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NEW YORK — In September, Ralph Lauren Fragrances is hoping to increase its share of the women’s fragrance market with the help of a certain semiprecious stone: Pure Turquoise.
The scent was developed for “a sophisticated, elegant and chic woman” in the 20- to 45-year-old age range, according to Heather Simmons, vice president of global marketing for Ralph Lauren Fragrances. She added that the stone “really ties into the heritage of Ralph Lauren,” who has used turquoise in his collections for years.
Launching in Saks Fifth Avenue and Neiman Marcus in mid-September, the Pure Turquoise fragrance will be available both in a lower-priced eau de parfum spray version and as a $350 parfum, which features one-of-a-kind “pure” turquoise bottle tops — and, incidentally, the highest price point in the brand’s history. The fragrance will roll out to Bloomingdale’s in late September and then all other U.S. doors in October for a limited distribution of 926 doors. Despite the fragrance’s limited distribution (the normal distribution for Lauren’s other fragrances is generally around 2,200 doors), executives are counting on Pure Turquoise to significantly strengthen the company’s relationship with female customers.
“This [fragrance] is a very important key to helping us get to that 15 percent share of the women’s market,” said Jack Wiswall, president of the designer fragrances division of L’Oréal USA. Wiswall added that Ralph Lauren currently holds a 10 percent share in the women’s fragrance market and a 30 percent share in the men’s market. While Wiswall would not comment on sales figures, industry sources expect Pure Turquoise to do up to $25 million in its first three months on-counter.
Pure Turquoise eaux de parfum spray will retail at $55 for 2.5 oz. and $72.50 for 4.2 oz., respectively, and the scent is priced slightly higher than Ralph Lauren’s current highest-priced women’s fragrance, Romance. In addition, a $40 Body Lotion and a Shower Gel for $37.50 will be available. Simmons said the positioning of Pure Turquoise signals the designer’s increased focus on boosting his image in the luxury market and compared the fragrance’s positioning with that of Purple Label, the brand’s upscale men’s cologne with a limited distribution. “Ralph has been trying to enhance his image lately, and we’re positioning this as the luxury fragrance in our portfolio,” she said.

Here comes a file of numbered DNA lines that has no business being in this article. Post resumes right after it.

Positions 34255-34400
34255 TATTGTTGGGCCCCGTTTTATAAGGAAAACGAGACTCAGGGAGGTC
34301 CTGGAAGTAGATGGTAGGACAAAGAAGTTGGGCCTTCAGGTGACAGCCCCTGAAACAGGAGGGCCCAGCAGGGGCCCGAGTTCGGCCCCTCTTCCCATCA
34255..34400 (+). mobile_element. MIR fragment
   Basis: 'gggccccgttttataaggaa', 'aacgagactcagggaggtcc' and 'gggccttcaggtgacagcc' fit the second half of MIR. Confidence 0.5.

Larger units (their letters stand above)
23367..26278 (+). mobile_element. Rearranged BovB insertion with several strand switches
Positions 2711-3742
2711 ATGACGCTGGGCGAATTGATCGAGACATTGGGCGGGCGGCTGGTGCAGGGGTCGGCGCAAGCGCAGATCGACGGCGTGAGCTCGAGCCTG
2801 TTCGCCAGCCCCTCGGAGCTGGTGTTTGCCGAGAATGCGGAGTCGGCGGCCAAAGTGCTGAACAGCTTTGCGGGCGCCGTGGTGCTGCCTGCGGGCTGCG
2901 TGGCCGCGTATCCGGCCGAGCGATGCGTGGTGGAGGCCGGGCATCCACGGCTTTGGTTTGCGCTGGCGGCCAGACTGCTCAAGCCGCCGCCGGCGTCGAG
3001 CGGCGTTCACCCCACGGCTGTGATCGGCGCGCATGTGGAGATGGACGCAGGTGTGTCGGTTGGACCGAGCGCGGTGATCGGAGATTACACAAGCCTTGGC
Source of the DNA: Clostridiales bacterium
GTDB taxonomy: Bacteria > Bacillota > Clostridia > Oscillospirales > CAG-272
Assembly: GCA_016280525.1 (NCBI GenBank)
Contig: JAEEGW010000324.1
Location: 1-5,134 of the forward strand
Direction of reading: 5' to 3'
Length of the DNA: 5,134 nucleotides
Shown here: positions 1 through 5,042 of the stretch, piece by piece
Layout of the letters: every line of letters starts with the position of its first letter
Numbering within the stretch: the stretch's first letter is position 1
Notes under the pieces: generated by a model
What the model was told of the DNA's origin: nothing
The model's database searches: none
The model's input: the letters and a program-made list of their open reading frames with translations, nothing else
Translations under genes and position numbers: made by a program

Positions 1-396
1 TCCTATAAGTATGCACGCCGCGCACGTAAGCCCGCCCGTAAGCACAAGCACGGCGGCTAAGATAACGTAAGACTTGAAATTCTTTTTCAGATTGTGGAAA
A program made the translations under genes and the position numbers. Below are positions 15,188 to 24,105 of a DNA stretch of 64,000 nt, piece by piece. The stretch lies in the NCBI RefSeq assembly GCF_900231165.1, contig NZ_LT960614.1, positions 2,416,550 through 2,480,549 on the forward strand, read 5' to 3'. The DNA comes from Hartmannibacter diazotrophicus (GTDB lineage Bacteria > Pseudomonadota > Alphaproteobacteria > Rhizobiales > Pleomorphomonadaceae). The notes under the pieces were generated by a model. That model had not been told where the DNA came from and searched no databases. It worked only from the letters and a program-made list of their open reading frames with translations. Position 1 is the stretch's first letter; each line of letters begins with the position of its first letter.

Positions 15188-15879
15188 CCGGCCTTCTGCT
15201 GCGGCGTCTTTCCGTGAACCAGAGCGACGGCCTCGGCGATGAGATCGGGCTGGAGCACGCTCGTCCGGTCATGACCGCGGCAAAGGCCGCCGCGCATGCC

This story first appeared in the July 22, 2005 issue of WWD. Subscribe Today.
Developed by Annie Buzantian of Firmenich, the Pure Turquoise juice is described as a floral chypre and was inspired by the cool blue stone, according to Jennifer Mullarkey, assistant vice president, global fragrance development for Ralph Lauren. “It was easy to work off the whole idea of turquoise,” she said. “The Navajo Indians believed turquoise was a piece of the sky that fell to the earth, so we started to look at the fragrance through layers; a journey of the turquoise falling through the sky.”
Mullarkey described the notes in terms of such a journey: Cool Sky, the top note, consists of dewy cassis, indigo violet petals, lily of the valley and cactus flower; the middle note, Sun-Kissed Flowers, features night-blooming cereus, orange flower absolute, Bulgarian rose absolute and desert lily, while the bottom note, Rich Earth, contains earthen patchouli, silver birchwood, polished amber, vanilla bourbon and rum. “[The juice] brings in turquoise’s stone color itself, but also its sensuality, as well,” she said.
The company has planned both print and television advertising for Pure Turquoise, featuring dark-haired Russian model Valentina donning Ralph Lauren turquoise jewelry and simple Ralph Lauren gowns. The print campaign will make its debut in the September issue of Vogue, followed by the October issues of women’s fashion, beauty and lifestyle magazines. Both the TV and print ads were shot by photographer Bruce Weber.
In addition, the launch will be supported by 20 million-plus scent strips and 20 million scented co-op blow-ins over a three-month period, according to Wiswall. And, while he would not comment on specific figures, industry sources estimate that the company will spend between $12 million to $15 million on advertising.